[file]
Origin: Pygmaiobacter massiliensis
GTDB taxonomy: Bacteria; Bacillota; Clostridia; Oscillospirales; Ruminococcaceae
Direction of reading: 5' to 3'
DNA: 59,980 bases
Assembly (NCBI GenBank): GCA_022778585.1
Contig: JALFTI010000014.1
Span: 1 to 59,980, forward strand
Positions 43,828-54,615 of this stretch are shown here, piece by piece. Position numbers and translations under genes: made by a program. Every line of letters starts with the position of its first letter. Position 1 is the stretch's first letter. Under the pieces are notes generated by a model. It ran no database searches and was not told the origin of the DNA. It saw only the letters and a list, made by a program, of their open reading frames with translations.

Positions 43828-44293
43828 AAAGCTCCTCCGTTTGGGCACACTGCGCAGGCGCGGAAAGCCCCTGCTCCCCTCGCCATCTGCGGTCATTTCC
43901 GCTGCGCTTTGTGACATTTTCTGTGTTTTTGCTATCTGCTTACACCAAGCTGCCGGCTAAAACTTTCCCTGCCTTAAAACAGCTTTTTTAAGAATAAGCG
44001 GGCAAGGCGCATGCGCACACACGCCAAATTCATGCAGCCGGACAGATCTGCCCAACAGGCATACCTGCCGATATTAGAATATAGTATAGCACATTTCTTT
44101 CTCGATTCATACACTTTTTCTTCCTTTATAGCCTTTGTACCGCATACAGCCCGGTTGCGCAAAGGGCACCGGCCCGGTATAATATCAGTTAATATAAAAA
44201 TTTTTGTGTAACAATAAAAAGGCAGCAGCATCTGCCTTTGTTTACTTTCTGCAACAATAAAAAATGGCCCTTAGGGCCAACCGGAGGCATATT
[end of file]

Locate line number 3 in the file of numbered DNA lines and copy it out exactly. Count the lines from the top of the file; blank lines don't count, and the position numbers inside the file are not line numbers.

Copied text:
Direction of reading: 5' to 3'